Seven years ago, the World Bank upgraded India to a middle-income country, and in the same year, India passed its Right to Education Act (RTE) that guaranteed a free and compulsory education for all children from ages 6-14. The current dropout rate is at 40% and consists primarily of girls, who are often from low castes or rural areas. For Shinjini Das, an American of Indian descent, this issue is personal. "This statistic is beyond unacceptable. An education affords girls the ability to gain knowledge to architect the lives of their dreams, and until each and every girl has access to an education, we function as an under-utilized society."
Das lived in Asia until she was 9 and then moved to the States. She credits her family for fully championing her education. "I grew up understanding that there was no limit to my education or career aspirations. For my parents, education was a guaranteed path to greater edification as well as intellectual, personal and professional fulfillment."
With their blessing, Das studied engineering at Georgia Institute of Technology. It was there that she began to look around and see the void of women in STEM. So, she began to talk about it in order to bring more awareness to topics around women, education and self-improvement. Her mission and message caught the attention of Usher's New Look Foundation where she became a motivational speaker and brand ambassador. "I am an extremely self-empowered woman, and seek to teach girls around the world the great power of nurturing our resplendent light from within through my talks, articles, and interviews."
As Das continued to focus on empowering women and shedding light on uncomfortable subjects that road-block the education of girls worldwide, the UN took notice and named her as 1 of 16 global heroes by Together for Girls, a United Nations Partnership. As a global hero, Shinjini has been invited to moderate a panel at UN Women's Commission on the Status of Women at the United Nations Headquarters in New York City next week, and will also serve as a Together for Girls Ambassador.
Says Das, "I am incredibly inspired by the UN's commitment to empower women and move the needle on policies to enable women worldwide to experience lives to their fullest potential. Looking towards the future, I hope to grow my relationship with the UN, and collaborate to advocate change on a variety of other causes that we champion, including one of UN's Global Goals, to ensure quality education for all." Das included a few ways to follow the UN's example and get more involved in the movement for girls education:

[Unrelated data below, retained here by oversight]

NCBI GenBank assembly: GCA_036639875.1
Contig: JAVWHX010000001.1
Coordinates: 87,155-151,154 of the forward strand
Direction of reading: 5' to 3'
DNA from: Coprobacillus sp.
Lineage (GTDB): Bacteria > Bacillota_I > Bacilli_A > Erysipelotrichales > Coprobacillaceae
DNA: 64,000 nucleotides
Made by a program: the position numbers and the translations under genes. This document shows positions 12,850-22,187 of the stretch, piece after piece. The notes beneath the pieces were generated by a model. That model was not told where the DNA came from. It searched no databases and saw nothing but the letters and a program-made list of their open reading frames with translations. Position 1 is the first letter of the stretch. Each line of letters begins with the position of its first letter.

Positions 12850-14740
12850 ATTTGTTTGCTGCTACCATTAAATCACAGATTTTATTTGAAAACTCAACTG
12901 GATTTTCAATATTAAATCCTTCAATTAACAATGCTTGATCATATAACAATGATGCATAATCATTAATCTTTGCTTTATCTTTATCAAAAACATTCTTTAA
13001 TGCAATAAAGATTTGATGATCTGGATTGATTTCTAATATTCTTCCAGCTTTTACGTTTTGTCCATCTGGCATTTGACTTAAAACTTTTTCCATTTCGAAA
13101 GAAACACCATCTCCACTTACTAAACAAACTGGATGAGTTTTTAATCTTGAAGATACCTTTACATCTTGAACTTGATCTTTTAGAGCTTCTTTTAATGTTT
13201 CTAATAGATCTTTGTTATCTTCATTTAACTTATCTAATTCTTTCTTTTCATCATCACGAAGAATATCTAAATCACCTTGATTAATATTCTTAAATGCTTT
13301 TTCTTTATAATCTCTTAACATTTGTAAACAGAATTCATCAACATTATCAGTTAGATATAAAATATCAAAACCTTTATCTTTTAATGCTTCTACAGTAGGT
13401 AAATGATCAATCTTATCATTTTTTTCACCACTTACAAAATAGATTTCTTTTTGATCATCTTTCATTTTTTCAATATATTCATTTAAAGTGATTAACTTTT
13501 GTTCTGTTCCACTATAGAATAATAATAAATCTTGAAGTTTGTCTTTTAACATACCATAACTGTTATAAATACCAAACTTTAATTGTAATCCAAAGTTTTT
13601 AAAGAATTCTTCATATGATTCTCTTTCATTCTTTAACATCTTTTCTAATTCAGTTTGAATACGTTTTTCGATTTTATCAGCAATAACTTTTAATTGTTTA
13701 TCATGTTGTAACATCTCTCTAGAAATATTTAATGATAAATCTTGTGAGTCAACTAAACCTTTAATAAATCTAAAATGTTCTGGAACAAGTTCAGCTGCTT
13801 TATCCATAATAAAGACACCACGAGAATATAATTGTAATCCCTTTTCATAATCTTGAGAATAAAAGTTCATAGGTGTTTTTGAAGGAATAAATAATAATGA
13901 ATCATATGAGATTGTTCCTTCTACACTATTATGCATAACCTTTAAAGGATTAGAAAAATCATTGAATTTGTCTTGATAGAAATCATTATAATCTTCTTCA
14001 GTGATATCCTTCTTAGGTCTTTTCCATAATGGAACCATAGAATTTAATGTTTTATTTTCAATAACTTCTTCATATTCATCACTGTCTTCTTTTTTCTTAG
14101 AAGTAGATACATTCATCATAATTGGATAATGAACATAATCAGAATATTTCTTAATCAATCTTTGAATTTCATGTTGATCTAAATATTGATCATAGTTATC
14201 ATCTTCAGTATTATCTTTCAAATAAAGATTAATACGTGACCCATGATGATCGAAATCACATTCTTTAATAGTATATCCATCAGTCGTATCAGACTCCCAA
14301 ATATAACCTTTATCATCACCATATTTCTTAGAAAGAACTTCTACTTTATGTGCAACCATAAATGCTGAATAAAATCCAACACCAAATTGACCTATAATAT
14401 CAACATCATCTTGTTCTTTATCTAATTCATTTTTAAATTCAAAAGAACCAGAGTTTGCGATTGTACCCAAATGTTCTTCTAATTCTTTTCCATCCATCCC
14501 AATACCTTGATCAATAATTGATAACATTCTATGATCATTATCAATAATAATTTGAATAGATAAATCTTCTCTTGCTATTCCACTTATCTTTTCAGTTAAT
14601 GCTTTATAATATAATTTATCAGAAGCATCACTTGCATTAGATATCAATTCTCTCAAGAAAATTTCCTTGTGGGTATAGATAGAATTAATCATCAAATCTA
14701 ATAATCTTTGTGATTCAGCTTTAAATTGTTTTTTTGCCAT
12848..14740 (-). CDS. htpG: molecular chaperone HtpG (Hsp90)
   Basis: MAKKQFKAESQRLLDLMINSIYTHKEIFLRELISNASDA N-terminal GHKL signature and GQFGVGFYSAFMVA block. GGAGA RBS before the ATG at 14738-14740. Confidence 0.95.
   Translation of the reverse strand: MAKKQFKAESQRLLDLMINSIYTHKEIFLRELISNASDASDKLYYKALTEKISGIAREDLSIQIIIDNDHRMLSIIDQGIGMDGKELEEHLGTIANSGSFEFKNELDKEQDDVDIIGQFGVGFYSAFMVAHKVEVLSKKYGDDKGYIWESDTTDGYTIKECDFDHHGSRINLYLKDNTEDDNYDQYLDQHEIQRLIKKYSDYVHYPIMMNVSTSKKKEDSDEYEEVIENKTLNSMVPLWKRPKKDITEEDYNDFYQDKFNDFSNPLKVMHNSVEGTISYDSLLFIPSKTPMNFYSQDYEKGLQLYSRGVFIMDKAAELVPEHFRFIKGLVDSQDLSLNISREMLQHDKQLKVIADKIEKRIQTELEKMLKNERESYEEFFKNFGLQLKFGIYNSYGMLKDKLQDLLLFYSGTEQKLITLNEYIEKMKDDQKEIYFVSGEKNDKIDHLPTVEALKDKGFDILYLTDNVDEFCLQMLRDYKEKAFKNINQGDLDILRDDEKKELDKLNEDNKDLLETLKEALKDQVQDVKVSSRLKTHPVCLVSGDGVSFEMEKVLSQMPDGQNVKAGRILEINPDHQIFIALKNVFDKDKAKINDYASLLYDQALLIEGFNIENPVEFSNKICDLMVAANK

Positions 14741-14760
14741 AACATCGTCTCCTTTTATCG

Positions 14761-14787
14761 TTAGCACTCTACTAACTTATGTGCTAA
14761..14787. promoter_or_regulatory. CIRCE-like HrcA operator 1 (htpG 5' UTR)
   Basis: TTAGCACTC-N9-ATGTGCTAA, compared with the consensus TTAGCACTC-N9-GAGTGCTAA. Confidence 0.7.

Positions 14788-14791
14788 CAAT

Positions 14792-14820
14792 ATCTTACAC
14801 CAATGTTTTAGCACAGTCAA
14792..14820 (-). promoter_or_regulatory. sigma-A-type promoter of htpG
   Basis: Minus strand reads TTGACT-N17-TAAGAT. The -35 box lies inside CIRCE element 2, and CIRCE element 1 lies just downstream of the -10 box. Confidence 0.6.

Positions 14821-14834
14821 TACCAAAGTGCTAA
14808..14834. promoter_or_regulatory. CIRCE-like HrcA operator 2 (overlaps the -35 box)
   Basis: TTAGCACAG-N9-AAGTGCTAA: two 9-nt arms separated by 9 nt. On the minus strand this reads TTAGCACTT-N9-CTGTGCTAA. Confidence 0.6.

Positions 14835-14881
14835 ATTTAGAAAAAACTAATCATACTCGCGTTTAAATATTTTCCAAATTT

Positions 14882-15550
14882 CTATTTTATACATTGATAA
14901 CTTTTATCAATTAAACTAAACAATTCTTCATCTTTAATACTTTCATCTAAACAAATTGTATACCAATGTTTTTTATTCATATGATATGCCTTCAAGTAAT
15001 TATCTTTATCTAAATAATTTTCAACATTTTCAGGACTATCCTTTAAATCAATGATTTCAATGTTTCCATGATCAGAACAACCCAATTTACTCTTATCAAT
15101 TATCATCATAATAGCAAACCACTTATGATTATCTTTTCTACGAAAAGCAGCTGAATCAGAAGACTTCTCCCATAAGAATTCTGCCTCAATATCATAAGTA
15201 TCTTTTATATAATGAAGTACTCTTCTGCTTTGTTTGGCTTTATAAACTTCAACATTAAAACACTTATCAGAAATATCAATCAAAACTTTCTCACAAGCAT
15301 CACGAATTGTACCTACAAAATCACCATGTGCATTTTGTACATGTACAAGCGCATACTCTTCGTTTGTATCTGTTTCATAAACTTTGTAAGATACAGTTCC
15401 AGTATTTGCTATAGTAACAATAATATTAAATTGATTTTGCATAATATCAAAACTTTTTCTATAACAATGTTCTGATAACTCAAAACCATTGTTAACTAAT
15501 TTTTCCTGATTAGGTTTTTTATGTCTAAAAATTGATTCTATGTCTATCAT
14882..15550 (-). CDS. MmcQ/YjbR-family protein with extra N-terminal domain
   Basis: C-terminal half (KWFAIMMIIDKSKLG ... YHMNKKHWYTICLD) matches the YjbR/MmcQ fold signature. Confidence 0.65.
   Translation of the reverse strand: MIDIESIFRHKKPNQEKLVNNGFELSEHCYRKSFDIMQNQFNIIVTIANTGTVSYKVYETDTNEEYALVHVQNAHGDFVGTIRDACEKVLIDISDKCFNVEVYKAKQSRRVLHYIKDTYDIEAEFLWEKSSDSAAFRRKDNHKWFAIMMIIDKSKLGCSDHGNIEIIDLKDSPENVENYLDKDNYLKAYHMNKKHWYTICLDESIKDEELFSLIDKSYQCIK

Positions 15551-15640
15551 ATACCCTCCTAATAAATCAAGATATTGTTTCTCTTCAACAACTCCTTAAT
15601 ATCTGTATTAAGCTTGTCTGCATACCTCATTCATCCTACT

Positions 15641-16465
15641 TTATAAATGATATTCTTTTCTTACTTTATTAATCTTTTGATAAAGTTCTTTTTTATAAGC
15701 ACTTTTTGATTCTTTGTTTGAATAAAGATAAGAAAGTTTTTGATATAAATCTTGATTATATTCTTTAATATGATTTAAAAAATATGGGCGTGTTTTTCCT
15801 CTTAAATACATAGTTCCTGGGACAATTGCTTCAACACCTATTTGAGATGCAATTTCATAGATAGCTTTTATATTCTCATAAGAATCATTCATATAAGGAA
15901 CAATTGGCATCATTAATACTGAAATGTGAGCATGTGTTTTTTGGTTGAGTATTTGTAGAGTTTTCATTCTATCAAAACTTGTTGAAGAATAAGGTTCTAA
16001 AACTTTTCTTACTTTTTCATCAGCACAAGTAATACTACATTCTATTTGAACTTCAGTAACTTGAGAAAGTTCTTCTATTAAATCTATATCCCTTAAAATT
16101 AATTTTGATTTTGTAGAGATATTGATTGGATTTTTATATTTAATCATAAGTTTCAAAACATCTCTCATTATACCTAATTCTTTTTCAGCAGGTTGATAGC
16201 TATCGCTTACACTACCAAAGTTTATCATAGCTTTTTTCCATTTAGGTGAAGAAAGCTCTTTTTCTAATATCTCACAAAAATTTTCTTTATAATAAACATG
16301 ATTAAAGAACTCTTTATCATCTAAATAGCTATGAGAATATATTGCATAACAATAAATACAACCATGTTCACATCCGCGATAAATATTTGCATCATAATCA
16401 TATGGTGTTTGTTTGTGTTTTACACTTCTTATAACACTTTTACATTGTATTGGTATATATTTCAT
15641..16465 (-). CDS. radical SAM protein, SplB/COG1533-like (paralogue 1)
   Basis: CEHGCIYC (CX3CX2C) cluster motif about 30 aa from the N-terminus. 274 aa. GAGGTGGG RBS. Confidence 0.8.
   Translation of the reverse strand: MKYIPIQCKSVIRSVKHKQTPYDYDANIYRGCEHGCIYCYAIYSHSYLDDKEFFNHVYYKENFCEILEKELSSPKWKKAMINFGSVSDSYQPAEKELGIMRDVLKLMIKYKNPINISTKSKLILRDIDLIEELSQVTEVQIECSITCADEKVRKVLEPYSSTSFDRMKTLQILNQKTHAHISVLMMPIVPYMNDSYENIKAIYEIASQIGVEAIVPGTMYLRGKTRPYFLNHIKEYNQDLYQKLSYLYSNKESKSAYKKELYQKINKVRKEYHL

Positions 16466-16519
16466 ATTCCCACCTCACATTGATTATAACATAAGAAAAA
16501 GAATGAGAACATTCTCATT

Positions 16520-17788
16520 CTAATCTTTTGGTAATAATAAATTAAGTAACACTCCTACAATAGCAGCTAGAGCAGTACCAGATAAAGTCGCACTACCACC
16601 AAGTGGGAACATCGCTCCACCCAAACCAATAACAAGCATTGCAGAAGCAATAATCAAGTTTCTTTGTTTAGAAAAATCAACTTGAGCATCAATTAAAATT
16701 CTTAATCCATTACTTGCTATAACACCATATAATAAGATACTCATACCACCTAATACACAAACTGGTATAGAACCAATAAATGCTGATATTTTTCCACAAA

1. Put Your Money To Work
Vow to donate monthly to global girls' education campaigns, such as Girl Rising or She's The First, to reinstate our commitment to enabling girls around the world to access opportunities, which only the power of an education provides
2. Spread The Word & Gain More Supporters
Communicate the severity of the situation to friends and family; the more we inspire others to discuss the sheer injustice of the fact that 62 million girls are deprived of an education, and the world is deprived of their brain power, the more likely that concrete action will be taken to ensure that a greater number of girls is sent to school
3. Pledge To Support Other Women
Champion personal and professional successes of women in our lives, because empowered and financially secure women are in high profile positions to effectively impact policy changes to send higher numbers of girls to school